hide You are viewing an archived web page collected at the request of University of Alberta using Archive-It. This page was captured on 21:46:37 Dec 08, 2010, and is part of the HCF Alberta Online Encyclopedia collection. The information on this web page may be out of date. See All versions of this archived page. Loading media information
Heritage Community Foundation Presents
Alberta Online Encyclopedia
  This Site
The Encyclopedia    
spacer spacer spacer spacer
Nature's Law
Spiritual Life, Governance, Culture, Traditions, Resources, Context and Background
The Heritage Community Foundation, Alberta Law Foundation and Albertasource.ca
Home  |   About  |   Contact Us  |   Partners  |   Sitemap spacer
Understanding Indigenous Worldviews

Knowledge Organization

Weakness of Codification

Applying Western Categories

Kinds and Types of Evidence

Visual representation of nature's laws

Writing in the case R. v. Gladue, 1999, Justices Cory and Iacobucci noted: "In Bridging the Cultural Divide…the Royal Commission on Indigenous Peoples listed as its first ‘Major Findings and Conclusions’ the following striking yet representative statement: ‘The Canadian criminal justice system has failed the Indigenous peoples of Canada---First Nations, Inuit and Métis people, on-reserve and off-reserve, urban and rural—in all territories and governmental jurisdictions. The principal reason for this crushing failure is the fundamentally different world views of Indigenous and non-Indigenous people with respect to such elemental issues as the substantive content of justice and the process of achieving justice."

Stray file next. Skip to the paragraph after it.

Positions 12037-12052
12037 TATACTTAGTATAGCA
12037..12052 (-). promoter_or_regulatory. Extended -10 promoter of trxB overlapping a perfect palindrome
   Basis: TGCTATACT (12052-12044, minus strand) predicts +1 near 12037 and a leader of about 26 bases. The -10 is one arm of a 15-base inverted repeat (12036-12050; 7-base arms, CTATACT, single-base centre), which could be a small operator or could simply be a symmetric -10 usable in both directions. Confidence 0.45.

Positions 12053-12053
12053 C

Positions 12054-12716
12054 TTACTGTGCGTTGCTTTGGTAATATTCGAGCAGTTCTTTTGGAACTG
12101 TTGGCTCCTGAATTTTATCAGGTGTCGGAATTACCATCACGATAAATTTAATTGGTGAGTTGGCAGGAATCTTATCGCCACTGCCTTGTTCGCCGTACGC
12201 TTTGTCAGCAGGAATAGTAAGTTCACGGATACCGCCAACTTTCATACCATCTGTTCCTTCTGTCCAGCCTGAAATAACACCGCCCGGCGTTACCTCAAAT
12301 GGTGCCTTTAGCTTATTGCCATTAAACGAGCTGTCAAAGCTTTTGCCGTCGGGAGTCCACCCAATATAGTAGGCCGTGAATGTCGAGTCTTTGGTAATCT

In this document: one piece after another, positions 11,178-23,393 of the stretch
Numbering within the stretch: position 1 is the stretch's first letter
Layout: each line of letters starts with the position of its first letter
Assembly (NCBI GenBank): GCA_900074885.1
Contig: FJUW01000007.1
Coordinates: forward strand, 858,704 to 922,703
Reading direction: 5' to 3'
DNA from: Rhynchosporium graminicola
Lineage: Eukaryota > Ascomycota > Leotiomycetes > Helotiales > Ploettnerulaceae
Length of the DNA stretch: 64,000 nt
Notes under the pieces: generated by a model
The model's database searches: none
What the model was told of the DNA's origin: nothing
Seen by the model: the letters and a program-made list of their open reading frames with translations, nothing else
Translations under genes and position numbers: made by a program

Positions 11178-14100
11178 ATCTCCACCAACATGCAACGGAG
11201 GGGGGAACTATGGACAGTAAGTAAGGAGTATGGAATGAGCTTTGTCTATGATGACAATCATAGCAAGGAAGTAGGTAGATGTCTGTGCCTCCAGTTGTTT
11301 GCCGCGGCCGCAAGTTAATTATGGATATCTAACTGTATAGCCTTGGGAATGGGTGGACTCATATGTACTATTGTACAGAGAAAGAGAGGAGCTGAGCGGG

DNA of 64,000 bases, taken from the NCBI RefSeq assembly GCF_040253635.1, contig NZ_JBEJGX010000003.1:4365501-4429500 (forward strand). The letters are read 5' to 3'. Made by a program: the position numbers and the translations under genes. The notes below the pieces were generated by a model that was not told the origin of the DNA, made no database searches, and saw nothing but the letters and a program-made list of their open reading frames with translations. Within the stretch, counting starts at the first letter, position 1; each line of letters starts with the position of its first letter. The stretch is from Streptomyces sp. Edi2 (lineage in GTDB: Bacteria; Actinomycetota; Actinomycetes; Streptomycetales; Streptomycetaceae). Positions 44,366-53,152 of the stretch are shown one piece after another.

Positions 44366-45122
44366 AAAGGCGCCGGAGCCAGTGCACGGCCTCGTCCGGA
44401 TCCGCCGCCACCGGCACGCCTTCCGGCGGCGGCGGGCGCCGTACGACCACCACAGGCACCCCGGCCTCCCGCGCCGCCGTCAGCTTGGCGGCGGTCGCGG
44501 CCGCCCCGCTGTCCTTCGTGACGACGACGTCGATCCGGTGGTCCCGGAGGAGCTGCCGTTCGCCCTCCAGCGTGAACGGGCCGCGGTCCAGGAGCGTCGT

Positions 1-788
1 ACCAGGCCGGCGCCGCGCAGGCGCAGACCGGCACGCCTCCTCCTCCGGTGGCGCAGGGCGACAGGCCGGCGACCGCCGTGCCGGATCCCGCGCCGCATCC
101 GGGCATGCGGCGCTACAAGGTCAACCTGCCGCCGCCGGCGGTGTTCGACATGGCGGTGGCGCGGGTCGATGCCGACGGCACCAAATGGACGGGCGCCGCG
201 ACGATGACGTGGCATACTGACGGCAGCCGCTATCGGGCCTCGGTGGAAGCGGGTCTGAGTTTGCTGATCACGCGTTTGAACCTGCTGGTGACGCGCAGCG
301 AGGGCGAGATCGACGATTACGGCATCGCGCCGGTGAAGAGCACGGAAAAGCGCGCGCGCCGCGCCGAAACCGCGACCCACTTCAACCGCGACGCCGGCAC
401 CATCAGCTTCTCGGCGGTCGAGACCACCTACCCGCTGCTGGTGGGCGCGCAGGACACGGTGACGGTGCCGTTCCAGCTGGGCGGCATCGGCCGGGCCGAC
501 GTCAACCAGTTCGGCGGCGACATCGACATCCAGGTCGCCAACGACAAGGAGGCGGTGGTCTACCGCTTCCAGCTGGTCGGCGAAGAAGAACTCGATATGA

One of the most important distinctives of Indigenous systems of law is the fundamental motivators for ethical behaviour. For example, in Western culture the notion of God, along with the concomitant doctrines of judgment have played a key role in the development of its worldview, and both have philosophically and theologically been connected to ethical decision-making. These foundational concepts are largely absent from traditional Indigenous systems of law, at least in a form that Westerners would understand. Indigenous systems are based on the imperatives deriving from being embedded in a ‘natural’ system that makes foundational demands.

This means tribes may have had sophisticated notions of gods and supernatural beings, but that these figures did not motivate ethical culture. Some did not have these notions at all, variety characterizes the remainder. What this study has found is that in the Indigenous context, no august being demanded obedience to an absolute law; nor was there a being who was responsible for condemning those who did not obey. Rather the notion was that going against this enlarged sense of nature/supernatural would inevitably lead to negative consequences. It might better be characterized as: you and your society will only get out of nature’s system what you put into it, a ‘natural’ justice system exists in the world. One went against this natural system at his or her peril.

deco deco

Albertasource.ca | Contact Us | Partnerships
Copyright © Heritage Communty Foundation All Rights Reserved